“The best promises of HTML5 from a developer’s standpoint are more structure and cleaner development,” says Eric Best, founder/CEO of platform provider Mercent. “The new tags that are used make it easier for developers to understand.” Instead of seven different ways to implement video, for example, “there’s a standardized method.”
Best says other benefits include cross-browser compatibility. There is less variability, so if you’re redesigning with HTML5, your upfront development costs will be lower.
Perhaps the biggest benefit to HTML5, says Brian Horakh, founder/CEO of ecommerce platform provider Zoovy: The ability to add video to devices like the iPad and iPhone, which do not support flash. — TP
QR CODES creep into catalogs
QR CODES SEEM TO BE CATCHING ON FOR RETAIL STORE SIGNAGE, and some merchants are incorporating them in their print catalogs. Brookstone used four QR codes on the back cover of its May 2011 catalog. The code scanned most was for directions to its 300-plus stores; other QR codes led to the mobile site, its Facebook page, and to call Brookstone’s customer service.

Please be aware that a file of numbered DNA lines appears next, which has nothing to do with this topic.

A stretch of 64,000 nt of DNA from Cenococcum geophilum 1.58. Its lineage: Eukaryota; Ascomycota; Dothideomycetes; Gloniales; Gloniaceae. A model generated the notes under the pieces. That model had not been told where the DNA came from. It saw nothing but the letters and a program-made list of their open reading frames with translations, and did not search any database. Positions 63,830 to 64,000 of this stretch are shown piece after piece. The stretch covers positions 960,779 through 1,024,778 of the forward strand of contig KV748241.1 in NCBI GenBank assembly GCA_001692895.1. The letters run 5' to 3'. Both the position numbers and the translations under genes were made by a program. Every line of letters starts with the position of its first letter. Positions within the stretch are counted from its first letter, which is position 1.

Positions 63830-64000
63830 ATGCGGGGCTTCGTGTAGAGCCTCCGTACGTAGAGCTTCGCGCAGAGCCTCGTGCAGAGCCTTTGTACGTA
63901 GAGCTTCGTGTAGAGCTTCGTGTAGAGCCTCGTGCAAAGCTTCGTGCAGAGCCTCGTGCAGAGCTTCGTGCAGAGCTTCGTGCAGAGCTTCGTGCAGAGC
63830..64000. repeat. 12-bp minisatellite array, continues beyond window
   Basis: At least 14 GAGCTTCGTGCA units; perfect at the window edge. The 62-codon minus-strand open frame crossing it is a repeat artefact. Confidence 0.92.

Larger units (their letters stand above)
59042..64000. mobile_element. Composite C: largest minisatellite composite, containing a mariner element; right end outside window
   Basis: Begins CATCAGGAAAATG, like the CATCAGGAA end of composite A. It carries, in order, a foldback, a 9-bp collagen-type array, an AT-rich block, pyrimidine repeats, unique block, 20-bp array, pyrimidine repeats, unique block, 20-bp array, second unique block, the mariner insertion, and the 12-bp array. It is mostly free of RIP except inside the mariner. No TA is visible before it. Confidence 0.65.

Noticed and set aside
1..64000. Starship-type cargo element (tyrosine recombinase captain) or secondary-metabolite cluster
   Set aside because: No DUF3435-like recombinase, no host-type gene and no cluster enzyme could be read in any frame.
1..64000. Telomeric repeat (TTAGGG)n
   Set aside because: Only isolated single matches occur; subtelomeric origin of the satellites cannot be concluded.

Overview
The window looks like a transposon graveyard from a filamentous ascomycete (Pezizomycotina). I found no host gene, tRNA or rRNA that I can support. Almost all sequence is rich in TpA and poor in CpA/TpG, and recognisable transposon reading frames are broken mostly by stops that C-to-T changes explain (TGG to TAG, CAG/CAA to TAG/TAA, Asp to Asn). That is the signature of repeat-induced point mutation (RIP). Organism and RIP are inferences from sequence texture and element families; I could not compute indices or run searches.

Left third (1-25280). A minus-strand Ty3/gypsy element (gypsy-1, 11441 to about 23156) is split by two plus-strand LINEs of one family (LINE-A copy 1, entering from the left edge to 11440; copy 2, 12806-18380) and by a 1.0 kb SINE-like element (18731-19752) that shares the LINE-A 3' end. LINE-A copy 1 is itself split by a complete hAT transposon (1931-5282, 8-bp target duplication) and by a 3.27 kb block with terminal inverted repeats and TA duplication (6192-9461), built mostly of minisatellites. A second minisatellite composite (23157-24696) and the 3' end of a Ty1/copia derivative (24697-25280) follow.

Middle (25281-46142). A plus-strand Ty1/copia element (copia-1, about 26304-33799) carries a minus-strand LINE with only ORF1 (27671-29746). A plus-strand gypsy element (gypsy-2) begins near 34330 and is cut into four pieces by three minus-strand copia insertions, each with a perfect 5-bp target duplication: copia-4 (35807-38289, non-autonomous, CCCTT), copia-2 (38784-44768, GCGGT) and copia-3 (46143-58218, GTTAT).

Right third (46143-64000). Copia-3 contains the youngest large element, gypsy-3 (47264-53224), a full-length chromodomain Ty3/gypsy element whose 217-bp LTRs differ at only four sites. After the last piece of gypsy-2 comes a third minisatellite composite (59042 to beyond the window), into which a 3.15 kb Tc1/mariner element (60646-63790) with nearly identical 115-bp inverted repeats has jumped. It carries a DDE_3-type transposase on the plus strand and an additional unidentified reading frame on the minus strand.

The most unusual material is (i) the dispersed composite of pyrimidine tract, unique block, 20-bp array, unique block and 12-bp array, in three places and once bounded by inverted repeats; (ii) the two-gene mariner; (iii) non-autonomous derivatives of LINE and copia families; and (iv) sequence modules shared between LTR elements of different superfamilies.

“If you put QR codes on a direct mail piece, it extends its coffee table life,” says Don Eames, Brookstone’s vice president-stores. “And that means your postage and printing has a much better value.”
Hospitality industry apparel merchant Cintas Corp. included a QR code in its 2011 Uniform Book, which mailed in June. “One of our main goals for this year’s catalog was to introduce new technology into the book,” says Tracia Clendenen, product marketing manager for Cintas.
Cintas originally wanted to put QR codes throughout the catalog, “but due to the size requirements of the artwork, we could only place it on the table of contents,” Clendenen says. (Experts recommend using a minimum size of 32 × 32 mm for QR codes to guarantee that all camera phones on the market can properly read the barcode, although newer phones can read smaller codes.)
The QR code Cintas included in the catalog drove readers to a website with more than 15 different product videos. The videos ranged in topic from merchandising tips and apparel collection videos to fit guidelines and the process of recycling polyester.
A QR code is “a fun way to get customers on the web to view content,” Clendenen says. In the future, she notes, “we may be able to use the QR codes in a new way.” — TP/JT